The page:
Being Lead to Decision: Faith or Disbelief. Where the authorities drive the man away (v.34), here Jesus finds the man (cf. 6:37) and asks: “Do you believe in the Son of Man?” Just as the Samaritan woman was confronted by Jesus with the possibility of the anticipated Messiah’s being already present (4:25-26), so also the healed man is confronted by Jesus with the possibility that the future judge is already present. To this point in John 9, the theme of the judgment evoked by the light of the world (9:5; cf. 3:17-21; 12:31-36) has largely been implicit. Jesus’ question makes this theme explicit as he asks the man whether he recognizes in his healer the one who brings of salvation. As v.36 indicates, the man is ready.
Jesus’ words of self-identification in v. 37 (cf. 4:26) lead to the man’s confession of faith (v. 38). This confession is the culmination of the man’s progression in faith that has run throughout chap. 9. He first acknowledged Jesus simply as the man who had healed him (v. 11), then identified him as a prophet (v. 17), then as a miracle worker from God (vv. 30-33). This progression marks a deepening of the man’s gift of sight, from the gift of physical sight to spiritual and theological sight. He now knows who and what he sees in Jesus. “Worship” (proskyneo) is used in John to speak of the worship of God (4:20-24; 12:20). When the man worships Jesus, then, he is acknowledging the presence of God in Jesus and thus ironically fulfills the authorities’ demand that he give glory to God (v. 24). With this act of worship, the man’s role in the story is completed and he disappears from the narrative.
In the final dialogue scene (vv. 39¬41), the focus shifts from the healing miracle itself to the purpose of Jesus’ ministry as revealed in that miracle. As noted in the Overview, this scene has a double function. The direct conversation between Jesus and the Jewish authorities concludes the controversy over the healing that dominated 9:13-38, but the new focus also introduces the discourse that follows in 10:1-18. In v. 39, Jesus defines the eschatological purpose of his incarnation (“I came into this world for judgment so that … “). As in 3:18-21, Jesus’ coming into the world as the light (9:5; cf. 1:9; 12:46) is the moment of judgment, the moment of division.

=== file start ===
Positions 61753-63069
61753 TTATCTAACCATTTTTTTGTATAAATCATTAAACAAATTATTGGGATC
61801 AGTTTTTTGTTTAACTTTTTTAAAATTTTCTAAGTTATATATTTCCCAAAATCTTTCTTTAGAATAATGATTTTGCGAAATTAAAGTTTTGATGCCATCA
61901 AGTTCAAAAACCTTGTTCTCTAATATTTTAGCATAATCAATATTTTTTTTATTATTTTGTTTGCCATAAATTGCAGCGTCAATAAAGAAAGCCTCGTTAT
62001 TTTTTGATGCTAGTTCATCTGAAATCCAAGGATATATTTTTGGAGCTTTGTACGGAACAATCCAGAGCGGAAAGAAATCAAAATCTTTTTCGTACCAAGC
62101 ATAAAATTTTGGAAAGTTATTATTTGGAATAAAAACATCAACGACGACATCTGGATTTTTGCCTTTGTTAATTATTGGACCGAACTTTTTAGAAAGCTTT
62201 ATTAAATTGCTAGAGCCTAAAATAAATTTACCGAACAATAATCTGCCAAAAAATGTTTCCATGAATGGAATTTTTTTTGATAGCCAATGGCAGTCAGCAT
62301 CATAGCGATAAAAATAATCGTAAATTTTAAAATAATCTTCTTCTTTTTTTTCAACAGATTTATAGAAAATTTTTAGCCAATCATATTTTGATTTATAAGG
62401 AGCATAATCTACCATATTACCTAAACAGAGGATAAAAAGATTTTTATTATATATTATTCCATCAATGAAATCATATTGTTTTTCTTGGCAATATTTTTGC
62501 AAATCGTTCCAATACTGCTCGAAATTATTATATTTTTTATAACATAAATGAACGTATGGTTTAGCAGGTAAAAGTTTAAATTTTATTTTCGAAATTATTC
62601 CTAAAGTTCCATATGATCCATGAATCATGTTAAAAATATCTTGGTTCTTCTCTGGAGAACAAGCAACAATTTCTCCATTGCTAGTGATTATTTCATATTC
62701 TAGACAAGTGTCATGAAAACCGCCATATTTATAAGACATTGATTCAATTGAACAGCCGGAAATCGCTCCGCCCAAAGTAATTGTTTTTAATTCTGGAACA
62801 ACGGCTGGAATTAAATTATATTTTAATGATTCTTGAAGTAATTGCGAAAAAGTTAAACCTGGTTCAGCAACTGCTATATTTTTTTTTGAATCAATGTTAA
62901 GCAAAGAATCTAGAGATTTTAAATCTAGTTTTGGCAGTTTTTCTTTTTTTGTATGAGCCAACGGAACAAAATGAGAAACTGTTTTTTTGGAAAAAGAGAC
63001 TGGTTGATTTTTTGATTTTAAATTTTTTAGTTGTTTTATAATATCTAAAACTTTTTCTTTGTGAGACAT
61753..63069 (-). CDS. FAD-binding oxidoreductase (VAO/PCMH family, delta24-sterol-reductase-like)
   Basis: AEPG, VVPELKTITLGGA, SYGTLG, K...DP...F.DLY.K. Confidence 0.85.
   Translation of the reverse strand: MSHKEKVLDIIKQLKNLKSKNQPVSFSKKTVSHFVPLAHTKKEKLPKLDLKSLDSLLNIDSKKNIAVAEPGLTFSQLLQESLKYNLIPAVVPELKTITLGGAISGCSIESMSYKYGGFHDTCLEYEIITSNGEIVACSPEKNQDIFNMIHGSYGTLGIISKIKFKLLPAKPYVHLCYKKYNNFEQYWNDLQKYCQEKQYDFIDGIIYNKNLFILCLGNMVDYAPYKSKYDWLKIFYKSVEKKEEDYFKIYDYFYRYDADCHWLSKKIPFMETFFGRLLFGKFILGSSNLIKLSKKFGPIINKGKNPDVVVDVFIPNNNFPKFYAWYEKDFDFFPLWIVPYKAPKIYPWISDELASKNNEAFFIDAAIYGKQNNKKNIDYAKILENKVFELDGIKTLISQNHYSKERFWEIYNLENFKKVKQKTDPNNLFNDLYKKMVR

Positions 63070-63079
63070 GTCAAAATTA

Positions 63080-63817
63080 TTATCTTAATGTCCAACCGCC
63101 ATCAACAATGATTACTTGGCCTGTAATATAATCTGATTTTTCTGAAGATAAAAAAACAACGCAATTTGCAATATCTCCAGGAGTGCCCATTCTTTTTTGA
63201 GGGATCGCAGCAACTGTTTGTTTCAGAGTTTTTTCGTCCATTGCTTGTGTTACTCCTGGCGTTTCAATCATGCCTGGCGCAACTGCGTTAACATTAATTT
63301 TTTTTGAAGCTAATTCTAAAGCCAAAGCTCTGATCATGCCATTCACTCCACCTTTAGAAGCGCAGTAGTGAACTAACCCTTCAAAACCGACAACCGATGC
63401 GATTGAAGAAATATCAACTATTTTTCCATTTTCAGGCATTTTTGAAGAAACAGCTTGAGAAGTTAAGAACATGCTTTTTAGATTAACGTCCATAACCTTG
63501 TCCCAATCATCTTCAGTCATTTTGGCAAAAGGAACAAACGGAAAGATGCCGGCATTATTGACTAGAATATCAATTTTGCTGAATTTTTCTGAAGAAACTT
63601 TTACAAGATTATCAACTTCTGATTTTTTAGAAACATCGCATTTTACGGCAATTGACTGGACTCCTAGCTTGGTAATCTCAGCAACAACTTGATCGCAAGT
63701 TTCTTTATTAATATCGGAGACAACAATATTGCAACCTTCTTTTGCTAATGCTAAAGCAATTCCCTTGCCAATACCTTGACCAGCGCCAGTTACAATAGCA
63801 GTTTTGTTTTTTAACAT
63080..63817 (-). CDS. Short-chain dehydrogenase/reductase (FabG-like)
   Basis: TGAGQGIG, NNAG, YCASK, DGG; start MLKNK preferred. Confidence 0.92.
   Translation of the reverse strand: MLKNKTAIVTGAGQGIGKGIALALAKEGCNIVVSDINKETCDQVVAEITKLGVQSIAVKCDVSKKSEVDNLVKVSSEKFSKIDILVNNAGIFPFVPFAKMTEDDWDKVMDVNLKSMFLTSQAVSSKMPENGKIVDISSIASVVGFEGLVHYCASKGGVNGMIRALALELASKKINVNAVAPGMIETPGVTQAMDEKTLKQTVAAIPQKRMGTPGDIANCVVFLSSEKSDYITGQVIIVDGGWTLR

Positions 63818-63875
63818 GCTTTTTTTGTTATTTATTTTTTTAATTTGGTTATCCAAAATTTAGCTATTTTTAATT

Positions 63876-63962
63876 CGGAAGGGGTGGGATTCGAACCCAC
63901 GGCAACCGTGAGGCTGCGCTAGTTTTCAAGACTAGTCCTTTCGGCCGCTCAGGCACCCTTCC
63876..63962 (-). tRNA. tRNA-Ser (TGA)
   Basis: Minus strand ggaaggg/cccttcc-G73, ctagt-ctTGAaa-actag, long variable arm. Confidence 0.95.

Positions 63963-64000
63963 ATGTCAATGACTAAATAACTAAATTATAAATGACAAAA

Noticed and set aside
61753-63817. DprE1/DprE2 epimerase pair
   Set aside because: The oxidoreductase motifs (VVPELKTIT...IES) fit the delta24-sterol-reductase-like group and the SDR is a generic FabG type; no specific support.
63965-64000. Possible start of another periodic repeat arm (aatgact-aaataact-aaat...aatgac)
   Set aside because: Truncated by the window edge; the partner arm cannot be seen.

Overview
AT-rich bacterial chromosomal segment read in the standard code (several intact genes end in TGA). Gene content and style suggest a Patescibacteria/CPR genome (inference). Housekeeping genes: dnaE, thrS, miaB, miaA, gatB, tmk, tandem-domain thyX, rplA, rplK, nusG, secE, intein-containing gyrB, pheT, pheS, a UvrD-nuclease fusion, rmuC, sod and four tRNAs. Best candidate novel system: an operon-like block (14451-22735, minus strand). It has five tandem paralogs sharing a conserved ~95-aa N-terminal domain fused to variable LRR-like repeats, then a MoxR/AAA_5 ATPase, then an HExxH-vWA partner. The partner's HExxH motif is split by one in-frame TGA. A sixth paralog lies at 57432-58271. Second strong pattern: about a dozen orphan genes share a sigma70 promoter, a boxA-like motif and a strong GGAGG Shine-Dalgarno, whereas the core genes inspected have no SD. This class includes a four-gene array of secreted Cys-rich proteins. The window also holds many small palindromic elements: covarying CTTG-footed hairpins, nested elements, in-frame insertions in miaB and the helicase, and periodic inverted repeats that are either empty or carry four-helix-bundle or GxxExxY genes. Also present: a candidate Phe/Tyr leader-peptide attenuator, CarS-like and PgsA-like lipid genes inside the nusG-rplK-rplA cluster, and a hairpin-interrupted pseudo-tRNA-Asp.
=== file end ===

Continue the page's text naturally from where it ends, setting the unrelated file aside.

In the final dialogue scene (vv. 39-41), the focus shifts from the healing miracle itself to the purpose of Jesus’ ministry as revealed in that miracle. Jesus defines the eschatological purpose of his incarnation (“I came into this world for judgment, so that …”). As in 3:18-21, Jesus’ coming into the world as the light (9:5; cf. 1:9; 12:46) is the moment of judgment, the moment of division.
Jesus says his judgment both enlightens and blinds. He has not come for judgment in the sense of condemnation (3:17), but such condemnation does take place as he who is the light of the world is revealed. When the light shines, judgment takes place; however, salvation comes as well, for when the light of the world dawns hearts are revealed and the truth about individuals’ relationships with God is brought into the open. The same sun that melts wax, hardens clay (Origen On First Principles 3.1.11). The opponents have hard hearts–they reject God’s offer of mercy and his call to repentance that come through his chastisement (cf. Jer 5:3; 7:25-26; 19:15; Zech 7:11-12; Rev 9:20-21; 16:9-11). Such hardness of heart darkens their minds and alienates them from the life of God (Eph 4:18). The sight they think they have must be taken from them if they are to receive true sight, which sees the true light (Jn 8:12).
Jesus’ response was not what they expected. “If you were blind, you would have no sin; but now you are saying, ‘We see,’ so your sin remains.” If they, like the man born blind, had been prepared to acknowledge ignorance, they, like him, would not be guilty of sin. Because they claimed to know and were unwilling to learn, their guilt remained. Their presumption of knowledge kept them from seeing the truth. They were like the one described in Proverbs 26:12:
Do you see a man wise in his own eyes?
There is more hope for a fool than for him.
The Pharisees were guilty of unbelief, the cardinal sin in the Fourth Gospel
- G. K. Beale and D. A. Carson, Commentary on the New Testament Use of the Old Testament (Grand Rapids, MI; Nottingham, UK: Baker Academic; Apollos, 2007). 459-61
- Raymond E. Brown, The Gospel According to John, vol. 29a in The Anchor Bible, eds. William Albright and David Freeman (New York, NY: Doubleday, 1966) 368-82
- Neal M. Flanagan, “John” in The Collegeville Bible Commentary, eds. Dianne Bergant and Robert J. Karris (Collegeville, Minn.: Liturgical Press, 1989) 995-98
- Colin G. Kruse, John: An Introduction and Commentary, Tyndale New Testament Commentaries (Downers Grove, IL: InterVarsity Press, 2003) 217-29
- Francis J. Moloney, The Gospel of John, vol. 4 in Sacra Pagina, ed. Daniel J. Harrington (Collegeville, MN: Liturgical Press, 1998) 289-99
- John J. McPolin, John, vol. 6 of the New Testament Message, eds. Wilfred Harrington and Donald Senior (Wilmington, DE: Michael Glazier, 1989) 135-42
- Gail R. O’Day, John in the New Interpreter’s Bible, Volume 9, ed. Leander E. Keck (Nashville, TN: Abingdon Press, 1996) 652-65
Dictionaries – David Noel Freedman, The Anchor Yale Bible Dictionary (New York: Doubleday, 1996): Harold Remus, Miracle (NT), 4:856-70
Scripture – Scripture quotes from New American Bible